Editor’s note: A former Los Angeles Times editor fleshes out the motivations behind the unceremonious Nov. 7 forced resignation of the Times’ respected editor, Dean Baquet, right.

  • Click here to read Wasserman’s Truthdig article “Chicago Agonistes: The Plight of the L.A. Times” (Nov. 2005)
  • It was always clear that the overseers at Tribune Co. in Chicago were never going to tolerate the rebellion by their underlings at the Los Angeles Times. Jeff Johnson, the newspaper’s recalcitrant publisher and longtime Tribune loyalist, was unceremoniously ousted on Oct. 5. Then, on Nov. 7, Dean Baquet, the paper’s distinguished, obstreperous and Pulitzer Prize-winning editor, was forced out. Both men had refused to countenance further cuts in the paper’s editorial staff. What Chicago found intolerable was the public humiliation to which the two men subjected Tribune Co. Neither man went quietly. They made plain their disagreement by speaking to the press and refusing to play the good soldier. Baquet probably sealed his doom in late October when he spoke at the Associated Press Managing Editors conference in New Orleans, urging his fellow editors to resist unwarranted budgetary cutbacks that would compromise the journalism to which he and his listeners had dedicated their professional lives. For the boys in Chicago, Baquet’s call to arms doubtless added insult to injury.

    The implosion at the Los Angeles Times occurs at a moment when Tribune’s own future is in doubt — the company has solicited buyout offers and is contemplating selling off portions of its empire to raise shareholder value. Its strategy of synergy, aside from the gratifications of ego and pride attendant on empire-building, appears in shambles.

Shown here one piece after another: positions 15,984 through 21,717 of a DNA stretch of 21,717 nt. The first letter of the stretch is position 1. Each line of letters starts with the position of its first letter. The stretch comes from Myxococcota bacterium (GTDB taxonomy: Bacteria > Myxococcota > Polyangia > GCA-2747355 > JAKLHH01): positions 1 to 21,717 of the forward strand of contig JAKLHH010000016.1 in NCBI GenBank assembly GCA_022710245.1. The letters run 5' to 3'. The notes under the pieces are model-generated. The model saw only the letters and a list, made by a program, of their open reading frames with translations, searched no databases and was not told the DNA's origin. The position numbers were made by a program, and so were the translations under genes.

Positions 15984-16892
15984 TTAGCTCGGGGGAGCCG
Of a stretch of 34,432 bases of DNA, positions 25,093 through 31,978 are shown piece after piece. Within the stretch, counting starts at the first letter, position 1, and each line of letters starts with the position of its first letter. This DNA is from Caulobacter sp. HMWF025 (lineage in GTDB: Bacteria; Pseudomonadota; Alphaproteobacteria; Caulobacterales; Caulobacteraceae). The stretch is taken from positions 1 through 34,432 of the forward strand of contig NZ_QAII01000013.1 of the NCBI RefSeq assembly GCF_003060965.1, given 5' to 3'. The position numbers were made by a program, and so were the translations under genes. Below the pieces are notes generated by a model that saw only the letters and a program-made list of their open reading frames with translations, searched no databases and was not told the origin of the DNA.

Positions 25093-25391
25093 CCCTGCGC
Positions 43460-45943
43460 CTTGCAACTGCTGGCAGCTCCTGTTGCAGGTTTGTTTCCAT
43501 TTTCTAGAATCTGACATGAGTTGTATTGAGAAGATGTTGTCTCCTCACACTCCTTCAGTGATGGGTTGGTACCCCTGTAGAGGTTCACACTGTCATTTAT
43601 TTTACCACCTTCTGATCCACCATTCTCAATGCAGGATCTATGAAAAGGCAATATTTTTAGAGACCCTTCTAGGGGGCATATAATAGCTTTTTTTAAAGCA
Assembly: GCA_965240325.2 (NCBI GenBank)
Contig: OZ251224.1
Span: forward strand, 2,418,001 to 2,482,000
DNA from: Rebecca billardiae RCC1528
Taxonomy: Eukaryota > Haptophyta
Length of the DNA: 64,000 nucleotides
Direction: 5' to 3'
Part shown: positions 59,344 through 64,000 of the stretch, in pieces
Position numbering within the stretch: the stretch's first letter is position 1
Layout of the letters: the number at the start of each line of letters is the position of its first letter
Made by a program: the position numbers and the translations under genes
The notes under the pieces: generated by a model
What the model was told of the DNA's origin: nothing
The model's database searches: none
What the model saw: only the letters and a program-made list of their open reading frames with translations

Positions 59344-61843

A year ago in Truthdig.com I explored several salient factors that were combining to give us the paper’s current and continuing predicament: the general crisis of the newspaper industry; the near-colonial relations and clash of cultures between the paper’s distant owners in Chicago and its serfs in Los Angeles; and the special set of regional and local factors that antedate the arrival of Tribune Co. and which compromise or impede the ability of the newspaper both to grow in circulation and to increase its market share. These factors will continue to bedevil the paper no matter who ultimately buys it from Tribune — whether entertainment mogul David Geffen, who has sold off enough of his exquisite art collection to have already raised a quarter-billion dollars, or supermarket baron Ronald Burkle, or housing czar and civic do-gooder Eli Broad.

    What is plain is that Tribune Co.’s toppling of the Johnson-Baquet regime reveals panic at the top. For the truth is that the men at Tribune believe they are presiding over a dinosaur institution. It may loom large for the moment — indeed, the paper’s reported 20 percent profit margin on a billion-dollar-plus revenue last year would, one might think, appease all but the greediest of Wall Street zealots — but the belief deepens that newspapering as we have known it is being rendered extinct by technology and a younger generation that is beguiled by devices that can electronically transmit content. Moreover, advertisers too are steadily migrating away from print.

    No one knows what to do. Tribune, having bought the former Times Mirror Co. from the wily Chandlers for nearly $8 billion in March 2000, is desperate to recoup its investment. Whatever Tribune’s public rhetoric, it is clear that the company is privately beginning to give in to despair. Slash and burn is the order of the day. Firing Johnson and booting Baquet will solve nothing and bring only temporary satisfaction. The effect on the men and women left standing in the newsroom can only be chilling. The message is clear: Speaking out will be punished. Temerity will not be tolerated. One prediction is safe to make: Tribune’s actions represent a triumph without victory.

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